One thing: getting the right books at the right price requires a little bit of planning. You don't want to buy a text and find out that you won't be using it. So a well-timed email (or a really fast runner) to your instructor can be a good way to find out what you'll really need for the class.
Final note: sometimes the best place to get your materials is from the school. In that case, take good care of your books, and if you think you won't need them, list them on Amazon at the end of the term.
Knowledge can be expensive, but a little bit of applied knowledge can maybe drop the cost a little bit.
January 16th, 2008 at 07:25 am
Ok, so here's the plan for the rest of the month: use the use the surplus $$ from the grocery money to get a crockpot. I was talking to a girl today who said she loveloveloves her crock pot. I figure if I just use it for stew, I'll be golden.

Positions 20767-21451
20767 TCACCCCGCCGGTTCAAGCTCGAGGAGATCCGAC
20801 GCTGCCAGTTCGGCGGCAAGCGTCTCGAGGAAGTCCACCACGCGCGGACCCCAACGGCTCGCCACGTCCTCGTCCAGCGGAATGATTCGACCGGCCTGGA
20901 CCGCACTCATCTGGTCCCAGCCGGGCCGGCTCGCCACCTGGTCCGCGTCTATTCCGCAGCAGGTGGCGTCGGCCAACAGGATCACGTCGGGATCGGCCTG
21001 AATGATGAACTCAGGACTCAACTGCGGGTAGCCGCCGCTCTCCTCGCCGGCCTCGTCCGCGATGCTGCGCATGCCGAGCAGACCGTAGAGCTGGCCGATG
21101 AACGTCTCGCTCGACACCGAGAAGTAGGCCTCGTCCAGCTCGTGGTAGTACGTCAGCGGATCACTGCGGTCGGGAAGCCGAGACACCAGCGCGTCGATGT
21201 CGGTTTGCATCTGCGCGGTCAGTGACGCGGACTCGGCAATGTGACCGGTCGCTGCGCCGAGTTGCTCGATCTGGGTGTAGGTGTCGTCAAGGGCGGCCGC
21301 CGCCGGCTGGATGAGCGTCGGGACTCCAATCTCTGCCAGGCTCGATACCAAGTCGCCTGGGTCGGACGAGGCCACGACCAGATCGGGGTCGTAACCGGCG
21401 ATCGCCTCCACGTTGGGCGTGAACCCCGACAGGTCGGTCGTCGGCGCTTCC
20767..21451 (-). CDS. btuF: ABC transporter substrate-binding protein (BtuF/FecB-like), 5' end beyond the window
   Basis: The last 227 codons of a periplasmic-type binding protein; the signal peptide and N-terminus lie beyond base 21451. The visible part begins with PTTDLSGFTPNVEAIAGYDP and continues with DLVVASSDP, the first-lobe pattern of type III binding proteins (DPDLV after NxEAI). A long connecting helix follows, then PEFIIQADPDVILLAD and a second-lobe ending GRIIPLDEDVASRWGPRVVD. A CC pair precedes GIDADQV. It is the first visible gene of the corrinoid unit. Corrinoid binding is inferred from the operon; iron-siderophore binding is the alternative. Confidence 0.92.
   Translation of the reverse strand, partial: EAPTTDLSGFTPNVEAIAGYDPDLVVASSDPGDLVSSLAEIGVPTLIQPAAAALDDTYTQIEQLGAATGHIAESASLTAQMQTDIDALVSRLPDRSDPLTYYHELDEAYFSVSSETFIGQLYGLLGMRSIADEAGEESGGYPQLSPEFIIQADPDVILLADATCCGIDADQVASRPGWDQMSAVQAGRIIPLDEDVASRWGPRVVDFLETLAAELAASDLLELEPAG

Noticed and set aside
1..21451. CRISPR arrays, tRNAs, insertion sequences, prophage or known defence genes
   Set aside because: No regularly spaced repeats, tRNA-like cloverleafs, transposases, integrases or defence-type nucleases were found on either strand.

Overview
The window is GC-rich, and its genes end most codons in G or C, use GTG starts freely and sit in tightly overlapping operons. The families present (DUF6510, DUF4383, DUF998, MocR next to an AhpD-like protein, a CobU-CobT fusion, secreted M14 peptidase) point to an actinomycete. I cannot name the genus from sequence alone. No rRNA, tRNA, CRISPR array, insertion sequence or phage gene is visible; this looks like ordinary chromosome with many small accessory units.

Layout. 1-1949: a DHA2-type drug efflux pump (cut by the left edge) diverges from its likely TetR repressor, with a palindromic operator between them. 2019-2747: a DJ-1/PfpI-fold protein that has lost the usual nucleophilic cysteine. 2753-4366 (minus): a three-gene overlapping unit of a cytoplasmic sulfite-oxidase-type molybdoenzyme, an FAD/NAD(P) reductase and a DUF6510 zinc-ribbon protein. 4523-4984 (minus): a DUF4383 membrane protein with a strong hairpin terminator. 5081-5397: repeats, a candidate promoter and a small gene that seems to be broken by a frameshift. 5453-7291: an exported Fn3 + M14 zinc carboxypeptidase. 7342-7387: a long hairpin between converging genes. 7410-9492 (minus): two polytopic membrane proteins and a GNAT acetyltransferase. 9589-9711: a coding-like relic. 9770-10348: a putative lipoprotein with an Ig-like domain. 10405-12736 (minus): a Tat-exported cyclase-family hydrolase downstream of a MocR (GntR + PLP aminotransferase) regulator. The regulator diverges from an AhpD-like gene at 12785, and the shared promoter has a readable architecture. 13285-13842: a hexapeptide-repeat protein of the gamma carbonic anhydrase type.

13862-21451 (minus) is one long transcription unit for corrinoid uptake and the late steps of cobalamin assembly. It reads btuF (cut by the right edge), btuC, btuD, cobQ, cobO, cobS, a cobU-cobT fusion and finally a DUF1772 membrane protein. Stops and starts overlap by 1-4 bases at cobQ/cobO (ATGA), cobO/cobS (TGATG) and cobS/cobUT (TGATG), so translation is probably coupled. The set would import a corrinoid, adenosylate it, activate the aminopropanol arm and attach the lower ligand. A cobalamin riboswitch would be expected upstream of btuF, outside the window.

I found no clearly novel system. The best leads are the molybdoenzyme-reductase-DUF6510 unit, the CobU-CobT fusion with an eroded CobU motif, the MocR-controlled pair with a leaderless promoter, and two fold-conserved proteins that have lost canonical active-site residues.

Second plan: make a list of my favorite cheap eats, and set a menu for the next few weeks. This will put me on target for one of my goals for 2008: lose weight. I'm a little too cuddly for long-term good health. So being more careful w/the meals is a good way to be both economical and healthful.
January 14th, 2008 at 02:08 am
So I'm getting ready to return to the Guild
, which begins the new session at the end of this month. It's kind of a wierd schedule, but it gives a nice relaxing downtime for the long holidays. So I've been waiting to learn what I'll need to bring with me: they provide the raw materials, but we still have to purchase books and specialty equipment (eye of newt, dragon-hide gloves, a calculator, etc.) Plus spellbooks and scrolls.